Historian Z.H. Archibald writes:

The Odrysians created the first state entity which superseded the tribal system in the east Balkan peninsula. Their kings were usually known to the outside world as kings of Thrace, although their power did not extend by any means to all Thracian tribes. Even within the confines of their kingdom the nature of royal power remained fluid, its definition subject to the dictates of geography, social relationships, and circumstance

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This large territory was populated with a number of Thracian and Daco-Moesian tribes that united under the reign of a common ruler, and began to implement common internal and external policies. Those were favorable conditions for overcoming the tribal divisions which could lead gradually to the formation of a more stable ethnic community. This was not realised and the period of power of the Odrysian kingdom was brief. Despite the attempts of the Odrysian kings to bolster the central power, the separatist tendencies were very strong. Odrysian military strength was based on intra-tribal elites[14] making the kingdom prone to fragmentation. Some tribes were rioting constantly and tried to separate while others remained outside the borders of the kingdom. At the end of the 5th and the beginning of the 4th century BC, as a result of conflicts the Odrysian kingdom split in three parts.[15] The political and military decline continued, while Macedonia was rising as a dangerous and ambitious neighbour.[16]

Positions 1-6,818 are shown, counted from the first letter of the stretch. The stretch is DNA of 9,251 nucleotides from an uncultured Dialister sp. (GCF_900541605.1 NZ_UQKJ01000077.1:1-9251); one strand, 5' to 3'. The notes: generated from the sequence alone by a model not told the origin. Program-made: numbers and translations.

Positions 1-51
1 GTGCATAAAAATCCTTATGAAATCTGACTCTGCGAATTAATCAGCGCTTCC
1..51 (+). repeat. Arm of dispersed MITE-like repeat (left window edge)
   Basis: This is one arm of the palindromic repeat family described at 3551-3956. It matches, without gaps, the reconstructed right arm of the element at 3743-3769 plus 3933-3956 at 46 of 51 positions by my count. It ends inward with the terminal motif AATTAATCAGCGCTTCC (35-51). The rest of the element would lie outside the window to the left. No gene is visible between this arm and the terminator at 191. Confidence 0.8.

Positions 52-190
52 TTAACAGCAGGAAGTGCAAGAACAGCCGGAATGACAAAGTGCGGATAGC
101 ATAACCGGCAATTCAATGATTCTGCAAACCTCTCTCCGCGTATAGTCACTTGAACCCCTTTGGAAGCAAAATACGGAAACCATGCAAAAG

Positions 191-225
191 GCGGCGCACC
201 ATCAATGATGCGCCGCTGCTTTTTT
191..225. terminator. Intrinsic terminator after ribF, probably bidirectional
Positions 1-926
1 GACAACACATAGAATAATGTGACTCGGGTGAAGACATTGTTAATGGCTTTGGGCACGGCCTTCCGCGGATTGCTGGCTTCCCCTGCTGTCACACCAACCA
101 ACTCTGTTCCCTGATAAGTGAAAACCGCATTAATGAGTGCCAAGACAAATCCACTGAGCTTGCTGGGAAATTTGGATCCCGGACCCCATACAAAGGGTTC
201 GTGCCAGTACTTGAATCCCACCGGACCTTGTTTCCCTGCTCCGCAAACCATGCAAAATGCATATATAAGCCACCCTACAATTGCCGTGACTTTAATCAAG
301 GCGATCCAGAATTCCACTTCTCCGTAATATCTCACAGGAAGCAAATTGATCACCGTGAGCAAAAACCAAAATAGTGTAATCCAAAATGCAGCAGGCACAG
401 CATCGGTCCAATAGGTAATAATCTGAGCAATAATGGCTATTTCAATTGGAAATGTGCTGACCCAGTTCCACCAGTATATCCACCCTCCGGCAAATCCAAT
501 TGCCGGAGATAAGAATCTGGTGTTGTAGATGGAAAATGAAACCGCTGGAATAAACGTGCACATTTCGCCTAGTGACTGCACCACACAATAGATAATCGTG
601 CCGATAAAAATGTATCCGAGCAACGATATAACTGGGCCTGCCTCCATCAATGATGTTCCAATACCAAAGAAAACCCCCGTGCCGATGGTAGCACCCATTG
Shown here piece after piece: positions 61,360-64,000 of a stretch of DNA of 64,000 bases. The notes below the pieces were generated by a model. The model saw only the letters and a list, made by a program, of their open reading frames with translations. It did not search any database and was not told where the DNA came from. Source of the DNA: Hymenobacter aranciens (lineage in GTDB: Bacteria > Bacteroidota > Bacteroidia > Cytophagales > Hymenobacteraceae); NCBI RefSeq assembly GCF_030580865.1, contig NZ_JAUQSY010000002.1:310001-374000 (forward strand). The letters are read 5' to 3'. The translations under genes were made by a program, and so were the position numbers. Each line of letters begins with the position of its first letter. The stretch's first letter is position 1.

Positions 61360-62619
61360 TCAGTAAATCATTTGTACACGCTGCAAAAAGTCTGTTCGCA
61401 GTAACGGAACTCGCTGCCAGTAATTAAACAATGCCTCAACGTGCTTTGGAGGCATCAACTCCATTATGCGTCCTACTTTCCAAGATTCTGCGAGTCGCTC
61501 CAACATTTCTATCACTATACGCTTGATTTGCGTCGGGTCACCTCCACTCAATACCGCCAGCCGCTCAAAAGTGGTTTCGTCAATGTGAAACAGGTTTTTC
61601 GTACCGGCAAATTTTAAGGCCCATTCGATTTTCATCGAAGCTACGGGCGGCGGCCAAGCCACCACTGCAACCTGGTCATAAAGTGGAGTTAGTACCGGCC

Historians

According to the Greek historians Herodotus and Thucydides, a royal dynasty emerged from among the Odrysian tribe in Thrace around the end of the 5th century BC, which came to dominate much of the area and peoples between the Danube and the Aegean for the next century. Later writers, royal coin issues, and inscriptions indicate the survival of this dynasty into the early 1st century AD, although its overt political influence declined progressively first under Persian, Macedonian, later Roman, encroachment. Despite their demise, the period of Odrysian rule was of decisive importance for the future character of south-eastern Europe, under the Roman Empire and beyond.